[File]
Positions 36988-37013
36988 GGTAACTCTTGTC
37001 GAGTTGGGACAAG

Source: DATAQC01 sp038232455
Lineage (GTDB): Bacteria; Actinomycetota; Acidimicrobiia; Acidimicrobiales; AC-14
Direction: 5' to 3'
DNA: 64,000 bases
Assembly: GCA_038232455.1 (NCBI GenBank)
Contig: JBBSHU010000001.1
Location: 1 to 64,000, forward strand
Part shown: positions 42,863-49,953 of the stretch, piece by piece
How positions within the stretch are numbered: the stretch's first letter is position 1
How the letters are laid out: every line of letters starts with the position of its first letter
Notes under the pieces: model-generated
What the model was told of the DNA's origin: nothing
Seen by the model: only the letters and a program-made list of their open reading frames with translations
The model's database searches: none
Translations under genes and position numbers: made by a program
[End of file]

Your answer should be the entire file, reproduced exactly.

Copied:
Positions 36988-37013
36988 GGTAACTCTTGTC
37001 GAGTTGGGACAAG

Source: DATAQC01 sp038232455
Lineage (GTDB): Bacteria; Actinomycetota; Acidimicrobiia; Acidimicrobiales; AC-14
Direction: 5' to 3'
DNA: 64,000 bases
Assembly: GCA_038232455.1 (NCBI GenBank)
Contig: JBBSHU010000001.1
Location: 1 to 64,000, forward strand
Part shown: positions 42,863-49,953 of the stretch, piece by piece
How positions within the stretch are numbered: the stretch's first letter is position 1
How the letters are laid out: every line of letters starts with the position of its first letter
Notes under the pieces: model-generated
What the model was told of the DNA's origin: nothing
Seen by the model: only the letters and a program-made list of their open reading frames with translations
The model's database searches: none
Translations under genes and position numbers: made by a program